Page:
Lincoln's arrival in California also coincided with the Dixieland Revival movement, led by fellow trombonist Kid Ory in Los Angeles and San Francisco. Although he didn't record with any of the Dixieland groups until 1944, Lincoln did play frequently in the Dixieland style of the time. In the mid-1940s, he opened a jazz club in Los Angeles with a group of fellow musicians, "Open House," but sold his share a couple of years later due to the difficulty of managing the club.
His jazz recording career took off again in 1953 with Matty Matlock's Rampart Street Paraders. His best-known recording, Coast Concert, features fellow Trombonist Jack Teagarden as a guest soloist and Bobby Hackett as the leader. Lincoln and Teagarden trade fours on a number of tunes; Lincoln's bright, aggressive sound can be heard in pleasant contrast to Teagarden's more relaxed, decorative style.
Lincoln continued to record frequently with Dixieland-revival outfits throughout the 1950s. Another memorable recording came with Red Nichols in 1955, reestablishing a partnership that they had formed at the height of the hot jazz scene three decades earlier. Jack also recorded with such notable musicians as Jack Webb, George Van Eps and Pete Fountain during this time. Despite not playing in the style of his modernist contemporaries such as J.J. Johnson, Bill Harris and Bob Brookmeyer, he was frequently recognized by the jazz press for being one of the trombone's finest practitioners.
In the 1960s, Lincoln continued his successful studio career in Los Angeles, but recorded less frequently with Dixieland ensembles. He did occasionally moonlight with Wild Bill Davison, until his brief retirement from performing in 1972.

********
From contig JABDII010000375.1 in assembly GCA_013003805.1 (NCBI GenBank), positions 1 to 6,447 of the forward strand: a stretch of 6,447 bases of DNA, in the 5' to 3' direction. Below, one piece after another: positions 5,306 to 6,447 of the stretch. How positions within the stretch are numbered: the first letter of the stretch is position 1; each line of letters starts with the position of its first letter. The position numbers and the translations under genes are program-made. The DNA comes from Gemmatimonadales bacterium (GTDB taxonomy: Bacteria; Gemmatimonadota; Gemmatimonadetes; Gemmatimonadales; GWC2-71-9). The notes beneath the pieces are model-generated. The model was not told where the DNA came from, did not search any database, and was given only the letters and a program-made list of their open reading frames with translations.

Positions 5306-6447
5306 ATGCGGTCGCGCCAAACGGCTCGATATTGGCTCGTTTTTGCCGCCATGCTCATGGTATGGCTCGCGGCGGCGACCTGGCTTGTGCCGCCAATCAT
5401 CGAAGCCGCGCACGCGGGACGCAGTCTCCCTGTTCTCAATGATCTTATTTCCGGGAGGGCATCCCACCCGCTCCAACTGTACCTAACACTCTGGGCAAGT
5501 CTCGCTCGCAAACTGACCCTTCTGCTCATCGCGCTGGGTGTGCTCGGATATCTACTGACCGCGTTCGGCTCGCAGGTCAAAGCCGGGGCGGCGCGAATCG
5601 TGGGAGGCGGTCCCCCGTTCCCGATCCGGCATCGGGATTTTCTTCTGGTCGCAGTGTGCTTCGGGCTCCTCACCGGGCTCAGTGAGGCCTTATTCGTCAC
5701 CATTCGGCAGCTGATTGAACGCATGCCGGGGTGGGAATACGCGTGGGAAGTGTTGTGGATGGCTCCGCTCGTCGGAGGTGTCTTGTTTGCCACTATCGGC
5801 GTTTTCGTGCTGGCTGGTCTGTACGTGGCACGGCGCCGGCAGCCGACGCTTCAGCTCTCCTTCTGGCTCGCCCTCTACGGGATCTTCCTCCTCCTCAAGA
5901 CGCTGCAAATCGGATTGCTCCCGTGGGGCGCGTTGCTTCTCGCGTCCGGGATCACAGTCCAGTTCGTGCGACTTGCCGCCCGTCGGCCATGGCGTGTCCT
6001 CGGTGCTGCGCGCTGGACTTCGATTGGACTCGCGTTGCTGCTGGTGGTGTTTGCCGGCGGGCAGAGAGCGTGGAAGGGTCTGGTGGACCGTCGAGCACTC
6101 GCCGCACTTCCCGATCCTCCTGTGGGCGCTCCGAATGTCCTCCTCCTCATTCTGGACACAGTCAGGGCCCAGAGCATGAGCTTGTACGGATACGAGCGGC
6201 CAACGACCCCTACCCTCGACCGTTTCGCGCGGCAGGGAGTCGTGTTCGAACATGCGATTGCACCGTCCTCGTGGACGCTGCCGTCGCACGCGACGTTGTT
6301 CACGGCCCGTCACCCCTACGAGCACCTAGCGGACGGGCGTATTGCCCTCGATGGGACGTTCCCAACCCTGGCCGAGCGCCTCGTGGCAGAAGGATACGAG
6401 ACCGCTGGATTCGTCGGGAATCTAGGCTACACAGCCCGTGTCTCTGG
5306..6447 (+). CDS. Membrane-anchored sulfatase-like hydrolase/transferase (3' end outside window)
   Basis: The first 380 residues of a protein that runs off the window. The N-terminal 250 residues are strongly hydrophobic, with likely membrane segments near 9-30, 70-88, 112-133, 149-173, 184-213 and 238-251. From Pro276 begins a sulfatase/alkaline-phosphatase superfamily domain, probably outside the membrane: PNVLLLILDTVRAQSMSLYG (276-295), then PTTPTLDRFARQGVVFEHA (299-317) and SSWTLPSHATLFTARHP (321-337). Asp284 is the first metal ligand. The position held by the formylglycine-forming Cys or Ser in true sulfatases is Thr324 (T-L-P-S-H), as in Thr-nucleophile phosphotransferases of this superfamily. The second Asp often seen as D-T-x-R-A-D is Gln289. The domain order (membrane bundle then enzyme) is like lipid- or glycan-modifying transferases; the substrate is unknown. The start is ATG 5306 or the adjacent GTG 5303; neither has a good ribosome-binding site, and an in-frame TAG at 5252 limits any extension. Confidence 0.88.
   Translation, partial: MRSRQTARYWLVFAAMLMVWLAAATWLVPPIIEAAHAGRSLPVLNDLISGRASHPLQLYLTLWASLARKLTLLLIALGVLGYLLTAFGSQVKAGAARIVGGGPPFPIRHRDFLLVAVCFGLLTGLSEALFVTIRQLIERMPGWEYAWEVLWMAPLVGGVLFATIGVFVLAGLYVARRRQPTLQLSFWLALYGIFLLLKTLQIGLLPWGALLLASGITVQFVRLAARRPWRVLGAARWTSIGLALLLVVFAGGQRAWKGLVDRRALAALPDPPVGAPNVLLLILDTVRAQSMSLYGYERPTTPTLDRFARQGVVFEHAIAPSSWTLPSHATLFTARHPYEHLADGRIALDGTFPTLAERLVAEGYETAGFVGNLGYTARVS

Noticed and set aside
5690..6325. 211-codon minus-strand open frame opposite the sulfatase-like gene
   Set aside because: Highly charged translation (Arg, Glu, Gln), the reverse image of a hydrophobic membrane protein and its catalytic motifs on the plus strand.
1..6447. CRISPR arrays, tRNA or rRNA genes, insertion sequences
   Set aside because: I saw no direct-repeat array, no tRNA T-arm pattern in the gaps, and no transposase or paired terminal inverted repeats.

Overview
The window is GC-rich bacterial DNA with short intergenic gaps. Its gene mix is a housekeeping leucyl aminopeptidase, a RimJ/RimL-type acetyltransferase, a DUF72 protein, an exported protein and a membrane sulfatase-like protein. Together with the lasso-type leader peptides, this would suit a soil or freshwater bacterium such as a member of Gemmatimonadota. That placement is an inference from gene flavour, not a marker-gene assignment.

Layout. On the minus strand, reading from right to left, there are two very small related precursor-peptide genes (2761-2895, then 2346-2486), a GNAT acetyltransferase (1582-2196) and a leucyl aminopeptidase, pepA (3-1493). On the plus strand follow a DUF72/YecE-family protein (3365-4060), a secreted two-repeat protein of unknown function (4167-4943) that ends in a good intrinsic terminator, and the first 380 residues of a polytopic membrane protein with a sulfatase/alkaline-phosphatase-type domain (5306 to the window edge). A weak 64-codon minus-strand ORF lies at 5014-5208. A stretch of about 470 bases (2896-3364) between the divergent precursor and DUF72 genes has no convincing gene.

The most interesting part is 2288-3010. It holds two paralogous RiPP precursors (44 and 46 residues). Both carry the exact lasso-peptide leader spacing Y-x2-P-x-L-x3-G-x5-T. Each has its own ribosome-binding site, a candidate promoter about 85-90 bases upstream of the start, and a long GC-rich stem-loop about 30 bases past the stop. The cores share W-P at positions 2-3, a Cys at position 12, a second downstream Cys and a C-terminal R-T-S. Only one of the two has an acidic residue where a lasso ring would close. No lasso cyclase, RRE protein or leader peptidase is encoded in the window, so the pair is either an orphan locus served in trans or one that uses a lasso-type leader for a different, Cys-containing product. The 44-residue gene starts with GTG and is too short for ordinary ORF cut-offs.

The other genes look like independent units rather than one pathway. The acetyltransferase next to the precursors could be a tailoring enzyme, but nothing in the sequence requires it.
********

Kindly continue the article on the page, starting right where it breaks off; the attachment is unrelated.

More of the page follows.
After a couple of years, however, Lincoln found himself unable to stay away from playing jazz. He joined up with Davison again in 1975 for the "Championship of Jazz" in Indianapolis, Indiana and played a number of other festivals in the late 1970s. He was the featured performer at the 1976 Sacramento Jazz Jubilee, where he led a 16-piece trombone ensemble. His last recording is of a live performance at the Ojai Festivals Bowl in 1979.
This time, Lincoln did retire from playing professionally, and spent his final two decades in his California home. Despite his outgoing musical persona, Lincoln was a very private man, rarely responding to interview requests or fan mail. Although he lived another 20 years, many jazz fans and historians believed that he had passed away.
Lincoln did, however, still pick up the horn on occasion. His family's tradition of big birthday parties continued to his final years, and gave a comfortable venue to play for friends and family. He celebrated his final birthday in March of 2000, and passed away three months later on June 8 at the age of 93.
Lincoln's Coast Concert recording remains a surprising treasure of the Dixieland revival era; his legacy is that of a consistent, successful studio musician who also managed to leave his own mark on the jazz tradition.
With Bobby Hackett:
With Bobby Hackett:
Coast Concert/Jazz Ultimate(Collectors Music 165, 1955)
With the Rampart Street Paraders:
Jam Session Coast to Coast(Mosaic MD8-206, 1953)
Dixieland, My Dixieland(Columbia, 1954)
Texas USA(Columbia, 1957)
Contributor: Alex W. Rodriguez